There are many things women can do about the situation. Women can talk about it with men. Women can buy the condoms, or pick them up for free at the many places that hand them out. Women can remind men to bring condoms. Women can even physically put the condom on the man. Women can refuse to have sex with a man who refuses to wear a condom.

I reject the "women can't" idea.
posted by Jaltcoh at 6:21 PM on July 21, 2010 [2 favorites]


Now I shall undermine my previous point by linking to this entertaining video from the good folks at U by Kotex.
posted by jeoc at 6:22 PM on July 21, 2010


In any situation other than rape, it's going to be a mutual decision. Are the women who agree to sex without condoms pigs?
posted by furiousxgeorge at 9:18 PM on July 21 [+] [!]


That's a nice sentiment, but in practice, there is a significant power imbalance that you're ignoring. By the time the decision about putting on a condom is at hand, it's much harder for women to back out. It shouldn't be that way, but it often is.
posted by Salvor Hardin at 6:22 PM on July 21, 2010 [3 favorites]



I reject the "women can't" idea.
posted by Jaltcoh at 9:21 PM on July 21 [+] [!]


I understand what you're saying, and you can reject that idea, but while you wave the flag of strong women, lots of women are being pressured into having sex without a condom. That's the problem this ad is trying to address.
posted by Salvor Hardin at 6:23 PM on July 21, 2010 [2 favorites]



That's a nice sentiment, but in practice, there is a significant power imbalance that you're ignoring. By the time the decision about putting on a condom is at hand, it's much harder for women to back out. It shouldn't be that way, but it often is.


If they refuse sex without the condom, and he does it anyway, it is rape. Can we assume the Trojan ad was not talking about rapists?
posted by furiousxgeorge at 6:24 PM on July 21, 2010 [1 favorite]


"Any ____ who engages in [behavior antithetical to other group's wellbeing] is a [unflattering animal]"

Of course, you've changed my phrasing of it to eliminate the idea of stereotyping another group. I don't see why. Are you saying you don't think it's a stereotype that men are sex-crazed pigs who take advantage of women?

Or are you saying you just can't think of a common stereotype of those other groups I mentioned?

Surely you can think of one. OK, here's a common stereotype, for example: "Women are bad drivers." Now, try plugging it into my formula. It's pretty sexist, isn't it? In fact, it would be so viciously sexist that I don't even want to type it out.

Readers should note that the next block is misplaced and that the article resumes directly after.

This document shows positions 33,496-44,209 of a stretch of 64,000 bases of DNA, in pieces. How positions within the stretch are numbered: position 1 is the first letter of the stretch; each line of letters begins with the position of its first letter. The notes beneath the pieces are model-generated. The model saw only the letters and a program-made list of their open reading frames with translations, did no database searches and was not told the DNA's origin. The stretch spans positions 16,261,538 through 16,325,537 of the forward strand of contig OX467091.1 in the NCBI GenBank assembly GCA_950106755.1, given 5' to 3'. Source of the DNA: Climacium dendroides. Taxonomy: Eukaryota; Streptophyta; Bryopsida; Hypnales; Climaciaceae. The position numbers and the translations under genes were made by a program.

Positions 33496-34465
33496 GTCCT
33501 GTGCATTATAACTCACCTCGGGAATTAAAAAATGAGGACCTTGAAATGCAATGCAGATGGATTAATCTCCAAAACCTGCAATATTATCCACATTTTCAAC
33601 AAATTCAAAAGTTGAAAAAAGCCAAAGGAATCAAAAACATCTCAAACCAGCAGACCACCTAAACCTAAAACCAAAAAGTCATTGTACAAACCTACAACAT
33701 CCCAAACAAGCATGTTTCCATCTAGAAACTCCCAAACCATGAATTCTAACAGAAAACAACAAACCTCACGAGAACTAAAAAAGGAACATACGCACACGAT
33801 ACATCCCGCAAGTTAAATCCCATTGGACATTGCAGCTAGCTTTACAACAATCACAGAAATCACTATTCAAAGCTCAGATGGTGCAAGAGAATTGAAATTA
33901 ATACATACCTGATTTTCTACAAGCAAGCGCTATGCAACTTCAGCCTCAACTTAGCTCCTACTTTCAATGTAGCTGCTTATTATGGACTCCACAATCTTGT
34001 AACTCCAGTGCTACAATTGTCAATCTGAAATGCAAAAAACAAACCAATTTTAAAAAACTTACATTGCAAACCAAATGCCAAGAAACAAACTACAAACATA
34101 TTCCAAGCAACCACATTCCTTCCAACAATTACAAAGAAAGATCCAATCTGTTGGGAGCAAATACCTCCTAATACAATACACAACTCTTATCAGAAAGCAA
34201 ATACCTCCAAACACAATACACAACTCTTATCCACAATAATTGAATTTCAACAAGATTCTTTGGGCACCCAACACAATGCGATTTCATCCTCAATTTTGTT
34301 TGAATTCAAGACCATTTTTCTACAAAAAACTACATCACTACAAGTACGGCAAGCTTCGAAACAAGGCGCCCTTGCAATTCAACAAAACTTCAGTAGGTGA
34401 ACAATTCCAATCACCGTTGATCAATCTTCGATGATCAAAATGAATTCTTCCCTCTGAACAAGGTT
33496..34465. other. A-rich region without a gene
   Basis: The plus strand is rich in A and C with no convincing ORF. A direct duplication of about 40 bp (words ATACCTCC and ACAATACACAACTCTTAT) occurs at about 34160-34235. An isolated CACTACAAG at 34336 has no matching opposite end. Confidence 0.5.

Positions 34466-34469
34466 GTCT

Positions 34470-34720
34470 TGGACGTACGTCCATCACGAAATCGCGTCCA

But it's not saying ALL women are bad drivers! Well, that doesn't prevent it from being sexist.
posted by Jaltcoh at 6:26 PM on July 21, 2010


it is rape. Can we assume the Trojan ad was not talking about rapists?

No?

If you aren't recognizing that there can be differing degrees of coercion during sex, then yes, a lot of men are rapists. I would prefer to consider men who pressure (while not physically force) women to have sex without condoms to be assholes, not rapists, but I'd be ok with either nomenclature.
posted by Salvor Hardin at 6:29 PM on July 21, 2010



Surely you can think of one. OK, here's a common stereotype, for example: "Women are bad drivers." Now, try plugging it into my formula. It's pretty sexist, isn't it? In fact, it would be so viciously sexist that I don't even want to type it out.

But it's not saying ALL women are bad drivers! Well, that doesn't prevent it from being sexist.
posted by Jaltcoh at 9:26 PM on July 21 [+] [!]


If there was some physical reason that women in contrast to men needed to do something special to prevent car accidents, then no, that wouldn't be sexist. But that's stupid - women don't have some difference that makes them at risk for killing people in cars, and implying that they do IS sexist. On the other hand, men do in fact have penises, and they can in fact wear a condom on their penis to prevent the transmission of disease. Women can't do that. And yes, women can control whether or not sex occurs without condoms, but the situation isn't symmetrical - both parties can do the insisting, but only one of the parties can do the wearing.

I think I've said my piece - I don't want to start a war here.
posted by Salvor Hardin at 6:33 PM on July 21, 2010



If you aren't recognizing that there can be differing degrees of coercion during sex, then yes, a lot of men are rapists.


There is no level of coercion takes the agency to make a decision on condom or not away from the woman that is legal.
posted by furiousxgeorge at 6:41 PM on July 21, 2010


*that takes
posted by furiousxgeorge at 6:41 PM on July 21, 2010


On Trojan "Pigs" ad: Yes, we are saying that we support the idea that men who won't or don't use condoms are pigs.

My problem with this statement is that there are a lot of reasons why a couple engaging in sexual activity might not use condoms, few of which have to do with sleaziness. There's a lot of nuance to intimate relationships, from one-night-stands to planned encounters to long-term partnerships. But not only does the ad's statement completely ignore any of those nuances, which I expect, your statement of support does so also, and that seems wrong. Yes, your statement is simple, yes it's direct, but is it educational to collapse what can be (saying "can be", not "always is") a decision with multiple correct answers into a binary formulation? Is it really ok to be yet another organization which dismisses complexity in favor of soundbites? Isn't that what you're supposed to be against?

My interpretation of the ad is that Trojan is saying "good men use condoms" in a playful way, not "all men are pigs".